Nursing Leaders Throughout the Ages

  • Lavina Dock

    Lavina Dock
    Lavina Dock was born in 1858 and chose to train as a nurse at New York City's Bellevue Hospital), and after serving as a visiting nurse among the poor, she compiled the first, and long most important, manual of drugs for nurses
    she campaigned for legislation to allow nurses rather than physicians to control their profession
  • Clara Barton

    Clara Barton
    Clara Barton worked in Washington as the first woman clerk in the Patent Office, for a salary equal to the men's. She struggled with an overwhelming work load and then fell ill with malaria in 1860
  • Dorothea Dix

    Dorothea Dix
    During the Civil War, Dorothea Dix was appointed Superintendent of Union Army Nurses. Unfortunately, the qualities that made her a successful crusader—independence, single-minded zeal—did not lend themselves to managing a large organization of female nurses.
  • Linda Richards

    Linda Richards
    By 1874 Linda Richards was ready to take over the floundering Boston Training School. Her administrative experience with Sister Helen helped her turn the program around and it became one of the best nurse training programs in the country.
  • Margaret Sanger

    Margaret Sanger
    Margaret Higgins Sanger Slee (September 14, 1879 – September 6, 1966) was an American birth control activist and the founder of the American Birth Control League (which eventually became Planned Parenthood). She was among the early influential contributors to Relationship counseling in the U.S.
  • Mary Mahoney

    Mary Mahoney
    Completing a rigorous sixteen-month program on August 1, 1879, Mahoney was among the three graduates out of the forty students who began the program and the only African American awarded a diploma. Upon her graduation Mary Mahoney became the first African American graduate nurse.
  • Isabel Hampton Robb

    Isabel Hampton Robb
    Isabel Hampton Robb was one of the founders of modern American nursing theory and one of the most important leaders in the history of nursing. She graduated from the Bellevue Hospital Training School for Nurses in 1883.
  • Annie Goodrich

    Annie Goodrich
    Annie Goodrich graduated and remained at New York Hospital until 1893, leaving to become superintendent of nurses at New York Postgraduate Hospital, where she became involved in nurse education.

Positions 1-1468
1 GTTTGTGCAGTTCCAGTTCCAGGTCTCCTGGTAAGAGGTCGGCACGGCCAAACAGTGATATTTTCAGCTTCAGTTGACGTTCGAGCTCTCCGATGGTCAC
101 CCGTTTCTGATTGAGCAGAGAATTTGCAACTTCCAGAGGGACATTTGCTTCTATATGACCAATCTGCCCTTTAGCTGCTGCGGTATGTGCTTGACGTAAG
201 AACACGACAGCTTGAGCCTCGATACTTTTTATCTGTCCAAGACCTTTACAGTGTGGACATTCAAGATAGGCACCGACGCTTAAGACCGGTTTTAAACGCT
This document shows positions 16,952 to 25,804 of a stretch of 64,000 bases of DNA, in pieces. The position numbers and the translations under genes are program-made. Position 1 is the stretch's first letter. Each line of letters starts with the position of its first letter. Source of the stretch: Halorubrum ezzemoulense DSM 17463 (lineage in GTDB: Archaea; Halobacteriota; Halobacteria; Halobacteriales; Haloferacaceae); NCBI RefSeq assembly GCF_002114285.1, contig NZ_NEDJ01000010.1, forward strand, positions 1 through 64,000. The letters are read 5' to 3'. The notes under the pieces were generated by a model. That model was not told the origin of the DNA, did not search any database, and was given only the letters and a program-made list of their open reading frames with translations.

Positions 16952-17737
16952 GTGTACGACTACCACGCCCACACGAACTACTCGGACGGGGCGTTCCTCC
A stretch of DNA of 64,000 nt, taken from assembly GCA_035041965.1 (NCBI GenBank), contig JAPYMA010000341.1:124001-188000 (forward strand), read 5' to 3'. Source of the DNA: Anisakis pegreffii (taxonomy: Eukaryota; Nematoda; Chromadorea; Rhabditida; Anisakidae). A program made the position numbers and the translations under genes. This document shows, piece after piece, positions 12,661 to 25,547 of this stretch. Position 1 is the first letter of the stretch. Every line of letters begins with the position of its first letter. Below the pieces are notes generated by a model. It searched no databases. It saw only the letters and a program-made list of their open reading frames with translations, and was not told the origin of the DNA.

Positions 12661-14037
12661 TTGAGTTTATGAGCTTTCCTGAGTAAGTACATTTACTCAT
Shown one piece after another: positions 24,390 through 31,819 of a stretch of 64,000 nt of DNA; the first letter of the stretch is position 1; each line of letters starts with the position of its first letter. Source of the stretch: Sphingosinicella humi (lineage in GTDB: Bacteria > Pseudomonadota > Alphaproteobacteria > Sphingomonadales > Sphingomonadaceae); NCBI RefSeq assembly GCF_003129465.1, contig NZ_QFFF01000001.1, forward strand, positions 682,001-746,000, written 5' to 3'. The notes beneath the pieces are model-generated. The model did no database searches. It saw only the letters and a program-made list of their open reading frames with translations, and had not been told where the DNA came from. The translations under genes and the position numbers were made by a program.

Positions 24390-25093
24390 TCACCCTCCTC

• Virginia Henderson

    Virginia Henderson
    The International Council of Nurses presented her with the first Christianne Reimann Prize in June 1985, aged 87. She was also an honorary fellow of the UK's Royal College of Nursing.
    • First full-time nursing instructor in Virginia
    • Recipient of the Virginia Historical Nurse Leader Award
    • Member of the American Nurses Association Hall of Fame
    • Fellow of the American Academy of Nursing
    • Authored one of the most widely used definitions of nursing
  • Mary Breckinridge

    Mary Breckinridge
    Mary Breckinridge introduced a model rural health care system into the United States in 1925. To provide professional services to neglected people of a thousand square mile area in southeastern Kentucky, she created a decentralized system of nurse-midwives, district nursing centers, and hospital facilities.
  • Ida Moffett

    Ida Moffett
    Registered Nurse number 1830 in Alabama on June 3, 1926.
    After Ida V. Moffett graduated, she worked in a physician’s office and served a private duty nurse at Baptist Hospital. Local physicians arranged for her to go away for a year’s post graduate study
  • Jean Watson

    Jean Watson
    Dr. Jean Watson was born in the 1940s has earned undergraduate and graduate degrees in nursing and psychiatric-mental health nursing and holds her PhD in educational. She is the recipient of several national awards, including The Fetzer Institute Norman Cousins Award.
  • Martha Rogers

    Martha Rogers
    Martha Rogers went on to specialize in public health nursing, working in Michigan, Connecticut, and Arizona, where she established the Visiting Nurse Service of Phoenix, Arizona. She continued her education, receiving a M.A. in public health nursing from Teachers College, Columbia University in 1945, an M.P.H. in 1952 and a Sc.D. in 1954, both from Johns Hopkins School of Public Health.
  • Hildegard Peplau

    Hildegard Peplau
    After Hildegard Peplau graduated from the Pottstown, Pennsylvania Hospital School of Nursing in 1931 she worked as an operating room supervisor at Pottstown Hospital.
  • Madeleine Leininger

    Madeleine Leininger
    madeleine leininger is a pioneering nursing theorist, first published in 1961. Her contributions to nursing theory involve the discussion of what it is to care. Most notably, she developed the concept of transcultural nursing, bringing the role of cultural factors in nursing practice into the discussion of how to best attend to those in need of nursing care.
  • Dorothea Orem

    Dorothea Orem
    Dorothea Orem was a nursing theorist and founder of the Orem model of nursing, or Self Care Deficit Nursing Theory.
    In simplest terms, this theory states that nurses have to supply care when the patients cannot provide care to themselves.